Midwest Energy News quotes succinctly: “There isn’t a person in the United States who doesn’t get some use out of the roads,” says Levinson, who also writes the Transportationist blog. Even people who don’t drive still benefit from things like fire protection, ambulance services, and mail delivery — all of which depend on roads. “I suppose you could be Ted Kaczynski, but even he had to use the U.S. Postal Service to mail his bombs.”
Even if you don’t drive, or bike, you still use roads. We had roads before cars and bicycles, and will continue to have them even when we have flying cars in the future. Their nature will of course vary, but at least some of the costs are communal. We collectively want the option to be accessed by ambulance should the need arise, or fire or other emergency services. We all make use of ground delivery for things like the mail or packages. We all partake of public utilities running along public rights-of-way. Even bus riders use roads. We also like to have things delivered. When we order a pizza we use the roads, but we have substituted our travel to the restaurant for the delivery person’s. When we order things online, FedEx, UPS and other carriers use the roads to deliver our stuff. It is impossible to “opt out” of using the road network.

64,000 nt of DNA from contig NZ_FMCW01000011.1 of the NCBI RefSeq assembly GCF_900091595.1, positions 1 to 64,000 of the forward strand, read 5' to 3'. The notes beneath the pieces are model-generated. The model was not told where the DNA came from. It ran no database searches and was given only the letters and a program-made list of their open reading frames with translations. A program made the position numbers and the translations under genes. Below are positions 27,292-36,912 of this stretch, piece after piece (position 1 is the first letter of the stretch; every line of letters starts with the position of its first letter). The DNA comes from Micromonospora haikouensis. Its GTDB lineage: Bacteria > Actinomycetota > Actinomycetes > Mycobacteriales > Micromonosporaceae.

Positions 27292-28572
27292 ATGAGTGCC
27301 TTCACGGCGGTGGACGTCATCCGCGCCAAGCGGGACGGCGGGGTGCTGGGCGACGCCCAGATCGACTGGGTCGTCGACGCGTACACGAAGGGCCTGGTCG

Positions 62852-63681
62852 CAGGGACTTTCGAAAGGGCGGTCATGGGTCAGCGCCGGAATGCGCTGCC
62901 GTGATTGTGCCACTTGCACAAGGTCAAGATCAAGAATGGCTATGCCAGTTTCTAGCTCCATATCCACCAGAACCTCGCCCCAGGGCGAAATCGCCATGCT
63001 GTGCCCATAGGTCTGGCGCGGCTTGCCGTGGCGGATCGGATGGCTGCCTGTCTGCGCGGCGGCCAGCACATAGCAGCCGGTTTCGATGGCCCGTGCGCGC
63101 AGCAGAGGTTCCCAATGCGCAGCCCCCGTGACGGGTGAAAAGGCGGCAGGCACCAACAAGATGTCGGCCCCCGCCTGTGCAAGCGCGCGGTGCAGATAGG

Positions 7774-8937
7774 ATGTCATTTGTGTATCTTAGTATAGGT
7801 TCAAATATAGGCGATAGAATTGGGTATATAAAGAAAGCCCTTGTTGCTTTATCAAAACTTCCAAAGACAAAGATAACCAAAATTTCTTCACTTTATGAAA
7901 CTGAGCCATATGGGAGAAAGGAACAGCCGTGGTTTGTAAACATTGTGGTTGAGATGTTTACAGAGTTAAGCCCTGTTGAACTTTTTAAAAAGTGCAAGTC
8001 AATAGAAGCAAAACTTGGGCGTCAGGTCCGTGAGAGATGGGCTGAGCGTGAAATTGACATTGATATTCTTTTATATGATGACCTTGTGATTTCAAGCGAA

- Democracy: Most people drive, therefore it is a subsidy from everyone to almost everyone else, which is more democratic than a subsidy from everyone to the very few.
- Administrative efficiency: Paying for roads out of general funds, or with imperfect gas taxes, is a lot easier to administer than trying to enforce specific payments for specific roads at specific times of day. Tolls are costly.
- Cost structure: Uncongested roads are on the left-side of the U-shaped cost curve, and charging for them leads to suboptimal levels of use.
- Non-excludability: There is not a good non-governmental finance mechanism for signalized arterials, roads which are rivalrous but not excludable. One could establish a congestion charging zone, but those are very expensive, and have yet to be tried outside a few center cities.
- Agglomeration benefits: Accessibility leads to positive spillovers for the urban economy and increase total development.
- Network spillovers: A better connected network makes all other roads more valuable. Much like the temporal Mohring effect in transit, there is a similar spatial for roads effect, each additional road reduces travel costs between places, increasing demand on other roads (and raising overall usefulness of the transportation network still more). Like the Mohring effect, this too reaches diminishing returns, but it is important when networks are sparse.
- Mutually assured subsidy: Transit is subsidized, therefore roads should be subsidized.